Risotto, in any form, is one of my favorite dinners to make.
It’s another one of meals that you see in fancy restaurants but until you make it at home, you don’t realize how easy it is.
Basically, risotto is plump Italian Arborio rice that is cooked slowly in broth until it is tender and thick. Unlike conventional rice that you pop in a pan with a bunch of water, risotto is cooked, and more importantly stirred constantly and slowly so that the starches can develop into a delectable creamy consistency.
Once you’ve got the hang of making risotto your options are endless.
You can start with any kind of broth (veg, chicken, beef), add some veggies, and some protein (shrimp & scallops are my favorite risotto guilty pleasure).
Every now and then, I like to go with all veggies like Mushroom & Pea Risotto.
Here’s what you need:
Mushrooms (Shiitake & Crimini), Arborio Rice (Risotto Rice), Frozen Peas, Shallots, Garlic, Fresh Thyme, Olive Oil, Butter (not pictured), Vegetable Broth, White Wine, Pecorino Romano Cheese, Salt & Pepper.
The only absolute MUST with risotto is the rice. You must use ARBORIO rice. Regular long grain rice is not the same thing and will not work.
Arborio rice has plump, short grains with more starch so it cooks down into an incredibly creamy broth. Most stores carry arborio rice so if you don’t find it, be sure to ask.
You could make this with regular white button mushrooms, but I don’t think they offer the most bang for your mushroom buck.
Instead, I would go for some of the “wild mushrooms” that are available in the store. They’re not really wild anymore but they’re more interesting and flavorful than the old standard shrooms.
I have about 8 ounces of shiitake mushrooms and 8 ounces of crimini (or baby bella) mushrooms.
Wash, rinse, brush off, or clean your mushrooms to your liking then remove the stems. The stems of the shiitake are not great eating so I cut them off. I also remove the stems of the criminis because I don’t think they add that much to the flavor and they’re often tough.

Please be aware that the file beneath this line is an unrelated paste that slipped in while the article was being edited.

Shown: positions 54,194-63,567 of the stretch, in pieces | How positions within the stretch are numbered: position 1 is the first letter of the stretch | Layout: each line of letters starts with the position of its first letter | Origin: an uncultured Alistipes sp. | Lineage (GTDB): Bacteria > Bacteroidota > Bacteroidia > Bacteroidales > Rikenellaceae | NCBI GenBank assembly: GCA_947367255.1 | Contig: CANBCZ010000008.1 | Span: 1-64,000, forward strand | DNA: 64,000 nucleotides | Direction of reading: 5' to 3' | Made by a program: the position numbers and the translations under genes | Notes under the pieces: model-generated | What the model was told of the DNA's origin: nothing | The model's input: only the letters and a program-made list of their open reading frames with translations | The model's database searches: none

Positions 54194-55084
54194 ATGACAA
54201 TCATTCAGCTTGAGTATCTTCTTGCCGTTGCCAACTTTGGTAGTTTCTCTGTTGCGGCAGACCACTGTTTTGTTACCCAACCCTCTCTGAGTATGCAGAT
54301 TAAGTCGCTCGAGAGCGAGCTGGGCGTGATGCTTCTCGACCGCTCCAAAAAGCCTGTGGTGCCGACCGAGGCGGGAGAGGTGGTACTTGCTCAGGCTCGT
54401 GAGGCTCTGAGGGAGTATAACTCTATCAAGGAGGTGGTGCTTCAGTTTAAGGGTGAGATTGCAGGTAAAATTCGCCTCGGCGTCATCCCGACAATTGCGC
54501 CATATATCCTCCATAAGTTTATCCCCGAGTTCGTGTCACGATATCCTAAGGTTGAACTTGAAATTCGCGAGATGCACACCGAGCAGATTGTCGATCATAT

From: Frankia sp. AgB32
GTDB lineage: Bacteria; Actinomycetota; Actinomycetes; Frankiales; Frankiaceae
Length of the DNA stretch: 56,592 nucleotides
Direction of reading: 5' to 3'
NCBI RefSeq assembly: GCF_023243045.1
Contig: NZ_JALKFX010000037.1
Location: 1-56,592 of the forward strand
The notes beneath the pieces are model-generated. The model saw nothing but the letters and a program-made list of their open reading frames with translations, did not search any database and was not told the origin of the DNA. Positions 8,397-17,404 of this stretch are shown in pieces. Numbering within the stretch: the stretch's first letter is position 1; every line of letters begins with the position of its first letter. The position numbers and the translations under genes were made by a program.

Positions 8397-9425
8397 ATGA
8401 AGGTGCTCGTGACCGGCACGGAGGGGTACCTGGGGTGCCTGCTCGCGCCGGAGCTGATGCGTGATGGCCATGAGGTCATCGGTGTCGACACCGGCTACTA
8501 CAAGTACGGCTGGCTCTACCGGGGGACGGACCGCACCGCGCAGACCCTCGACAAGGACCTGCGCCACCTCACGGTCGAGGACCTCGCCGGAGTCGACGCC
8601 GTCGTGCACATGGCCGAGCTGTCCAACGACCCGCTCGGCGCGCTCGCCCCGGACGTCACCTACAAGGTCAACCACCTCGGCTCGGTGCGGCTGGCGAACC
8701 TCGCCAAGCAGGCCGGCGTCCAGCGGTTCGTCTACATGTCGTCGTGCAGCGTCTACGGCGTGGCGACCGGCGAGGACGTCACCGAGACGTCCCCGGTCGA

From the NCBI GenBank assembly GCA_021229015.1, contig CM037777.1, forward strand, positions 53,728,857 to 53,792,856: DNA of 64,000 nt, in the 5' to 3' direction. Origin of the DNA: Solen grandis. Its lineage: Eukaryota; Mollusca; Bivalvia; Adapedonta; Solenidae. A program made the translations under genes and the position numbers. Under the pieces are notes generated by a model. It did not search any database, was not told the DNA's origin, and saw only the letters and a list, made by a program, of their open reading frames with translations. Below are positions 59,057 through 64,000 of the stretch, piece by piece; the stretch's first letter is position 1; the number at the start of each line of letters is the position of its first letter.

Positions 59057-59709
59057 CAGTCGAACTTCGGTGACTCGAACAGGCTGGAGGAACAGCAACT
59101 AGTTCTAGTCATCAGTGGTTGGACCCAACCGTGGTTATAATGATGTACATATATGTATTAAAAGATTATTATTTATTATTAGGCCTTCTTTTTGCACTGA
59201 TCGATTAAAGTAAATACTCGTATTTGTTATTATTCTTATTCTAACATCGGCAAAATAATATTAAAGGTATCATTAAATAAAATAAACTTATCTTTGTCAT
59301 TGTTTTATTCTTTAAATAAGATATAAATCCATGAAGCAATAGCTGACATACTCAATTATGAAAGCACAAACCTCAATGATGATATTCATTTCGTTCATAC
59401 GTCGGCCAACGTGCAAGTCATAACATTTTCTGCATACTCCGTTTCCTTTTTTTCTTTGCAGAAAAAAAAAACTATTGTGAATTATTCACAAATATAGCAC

If the caps are small you can simply cut them in half. Slice any larger caps.
While you’re chopping, finely chop 2 shallots (not pictured) and 2-3 cloves of garlic.
There are a couple of tricks to making risotto. The first one is to use warm stock. Place 6 cups of vegetable stock in a medium sauce pan and heat it up on the stove. This doesn’t have to be boiling like crazy, just get it good and warm at a nice gentle simmer.
Another good risotto trick is to use a pan larger than you think you need. Don’t try making this in a small sauce pan or you will be stirring your arm off.
I make mine in my big enamel dutch oven. You can also use some kind of wider braising pan with high sides. A bigger pan helps the risotto to cook faster, gives you room to stir the grains of rice around easily, and keeps you from making a mess all over the stove.
Heat 2 Tablespoons of olive oil in your big pan over medium heat.
Add the chopped shallots and cook gently for 3-4 minutes until they are just starting to get tender. Don’t let the shallots brown.